Aussie Broadband made headlines recently for upping the prices on its NBN 100 plans. All Aussie Broadband NBN 100 plans are now $10 per month more expensive, and existing customers will soon be hit by these changes too.
This brings Aussie’s unlimited NBN 100 / 20 plan up to $99 per month, and its unlimited NBN 100 / 40 plan went up to $109 per month. This puts the telco firmly into the premium provider category.
However, existing customers will benefit from a three-or-so-month grace period. Throughout September, Aussie will contact all customers on NBN 100 plans and give them a further 60 days’ notice regarding the price rise.
A price increase is never going to be popular, but what exactly does a $10 per month increase look like on Aussie Broadband plans compared to the wider market?
Unlimited NBN 100 plans compared
A $10 per month price rise doesn’t make Aussie the most expensive provider around, but it certainly shifts it to the higher end of end of the NBN pricing spectrum
For comparison, the cheapest NBN 100 plan around right now comes from Tangerine, thanks to promotional pricing. You’ll pay $74.90 per month for your first six months, and then $89.90 per month thereafter. Tangerine plans are contract-free and come with a 14-day risk-free trial. If you’re not happy in your first fortnight, Tangerine will refund your plan fees. The telco reports typical evening speeds of 83Mbps.
Superloop arguably has the most exciting offer around right now, charging $79.95 for the first six months of its unlimited NBN 100 plan. You’ll pay $89.95 per month thereafter.
Superloop reports typical evening speeds of 90Mbps, which are the fastest of any major provider. Even at $89.95 per month, that’s pretty damn good. And like Aussie Broadband, Superloop publishes CVC graphs that show how much capacity it has in a given area and how much is being used.
If you’d prefer to avoid timed promos and get an NBN plan you can just set and forget, MATE is your cheapest option at $79 per month. You can save another $10 per month by bundling with a MATE SIM-only plan (powered by the Telstra network). These start at $20 per month with 5GB. MATE reports typical evening speeds of 83Mbps.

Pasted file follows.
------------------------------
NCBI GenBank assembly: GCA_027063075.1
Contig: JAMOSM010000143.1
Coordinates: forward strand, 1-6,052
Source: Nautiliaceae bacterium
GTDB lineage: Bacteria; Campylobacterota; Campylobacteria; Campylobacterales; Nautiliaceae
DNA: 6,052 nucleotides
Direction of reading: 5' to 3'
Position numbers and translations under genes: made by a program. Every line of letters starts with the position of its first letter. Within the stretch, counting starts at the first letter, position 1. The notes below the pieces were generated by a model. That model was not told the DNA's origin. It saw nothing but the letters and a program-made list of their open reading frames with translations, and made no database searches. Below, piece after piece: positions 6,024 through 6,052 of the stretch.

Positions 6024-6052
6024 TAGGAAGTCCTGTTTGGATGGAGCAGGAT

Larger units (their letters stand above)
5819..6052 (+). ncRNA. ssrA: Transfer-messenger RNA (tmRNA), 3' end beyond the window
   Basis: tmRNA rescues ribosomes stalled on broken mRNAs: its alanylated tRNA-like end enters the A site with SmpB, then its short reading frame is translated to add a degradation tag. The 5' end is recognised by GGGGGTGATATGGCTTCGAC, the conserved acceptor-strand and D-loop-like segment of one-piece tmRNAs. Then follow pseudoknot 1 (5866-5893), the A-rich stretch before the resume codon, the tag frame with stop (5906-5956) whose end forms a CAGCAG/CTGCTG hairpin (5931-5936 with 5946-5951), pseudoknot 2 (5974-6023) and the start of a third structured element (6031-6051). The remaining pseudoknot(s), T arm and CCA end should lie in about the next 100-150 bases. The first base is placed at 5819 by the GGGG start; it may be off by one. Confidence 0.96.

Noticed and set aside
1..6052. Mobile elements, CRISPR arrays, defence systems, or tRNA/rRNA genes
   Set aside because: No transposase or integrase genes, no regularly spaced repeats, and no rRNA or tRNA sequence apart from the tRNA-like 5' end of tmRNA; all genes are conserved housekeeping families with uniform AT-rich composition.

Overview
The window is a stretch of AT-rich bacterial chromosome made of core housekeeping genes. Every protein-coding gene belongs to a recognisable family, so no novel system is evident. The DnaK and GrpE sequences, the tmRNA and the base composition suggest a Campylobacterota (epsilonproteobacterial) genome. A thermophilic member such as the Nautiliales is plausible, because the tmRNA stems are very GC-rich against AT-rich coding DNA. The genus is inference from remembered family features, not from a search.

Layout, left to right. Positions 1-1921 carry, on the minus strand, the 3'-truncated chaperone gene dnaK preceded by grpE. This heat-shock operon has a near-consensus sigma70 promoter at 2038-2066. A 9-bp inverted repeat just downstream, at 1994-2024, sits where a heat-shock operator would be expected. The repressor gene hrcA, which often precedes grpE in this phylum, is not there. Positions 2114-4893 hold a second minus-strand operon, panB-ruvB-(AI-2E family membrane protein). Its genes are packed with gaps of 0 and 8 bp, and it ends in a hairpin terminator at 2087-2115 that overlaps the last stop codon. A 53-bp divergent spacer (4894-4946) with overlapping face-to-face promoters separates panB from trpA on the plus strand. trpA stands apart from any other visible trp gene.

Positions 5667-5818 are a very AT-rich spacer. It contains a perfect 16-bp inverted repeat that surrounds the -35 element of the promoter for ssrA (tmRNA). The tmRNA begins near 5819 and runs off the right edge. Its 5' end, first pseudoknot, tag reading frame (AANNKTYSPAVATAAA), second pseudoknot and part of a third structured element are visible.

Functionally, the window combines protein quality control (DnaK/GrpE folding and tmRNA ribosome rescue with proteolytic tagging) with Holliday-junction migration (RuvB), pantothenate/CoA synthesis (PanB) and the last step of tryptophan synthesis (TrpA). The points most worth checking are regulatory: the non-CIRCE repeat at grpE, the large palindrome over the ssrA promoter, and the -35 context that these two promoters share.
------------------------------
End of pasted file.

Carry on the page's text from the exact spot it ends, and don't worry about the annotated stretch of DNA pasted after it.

At $99 per month, Aussie Broadband sits right alongside Internode and iiNet, who both charge $99.99 per month for an unlimited NBN 100 plan. Both providers report slower typical evening speeds than Aussie, however, clocking at 78Mbps and 83.6Mbps, respectively. Aussie Broadband reports typical evening speeds of 86Mbps on NBN 100 plans, for comparison.
Unsurprisingly, Telstra is still your most expensive option when it comes to an NBN 100 plan, billed at $109 per month. Telstra reports typical evening speeds of 88Mbps.
Cheaper Aussie Broadband plans
To help balance out its price rise, Aussie Broadband introduced new NBN 75 plans, filling the price gap left by its old NBN 100 plan.
$89 per month gets you an unlimited plan with download speeds as fast as 75Mbps, and upload speed of up to 20Mbps. The telco is reporting typical evening speeds of 65Mbps on NBN 75 plans. Here are Aussie Broadband’s NBN 75 plans:
The value of Aussie’s NBN 75 plans are a little hard to gauge, because they exist in a vacuum. No other provider has an NBN 75 plan. But for reference, $89 per month is almost exactly what you’d pay for a Superloop NBN 100 plan, after you exclude promotional discounts. Providers like MATE offer NBN 100 plans at a cheaper price than Aussie’s NBN 75 plan and promise higher typical evening speeds.
On the other side of the fence, it’s impossible to find an NBN 50 plan that even approaches the same kind of price as the Aussie NBN 75 plan. iiNet offers some of the best typical evening speeds on NBN 50 plans – measuring in at 46.7Mbps – but charges $74.99 per month.
This puts Aussie Broadband between a rock and a hard place when it comes to NBN 75. The plan might be a good enough compromise for existing Aussie customers who don’t want to pay an extra $10 per month, but it’s not a plan you’d go out of your way for. Unless you really love Aussie Broadband, the value doesn’t quite add up.
Aussie Broadband also offers NBN 100 plans with smaller data allowances. If you want to save a few dollars you could drop down to a 500GB NBN 100 plan billed at $95 per month. This might not work for more demanding downloaders, but if 500GB is enough for you, downgrading to a lower tier is definitely a better option than paying for data you don’t need.
Alex Choros is Managing Editor at WhistleOut, Australia’s phone and internet comparison website.
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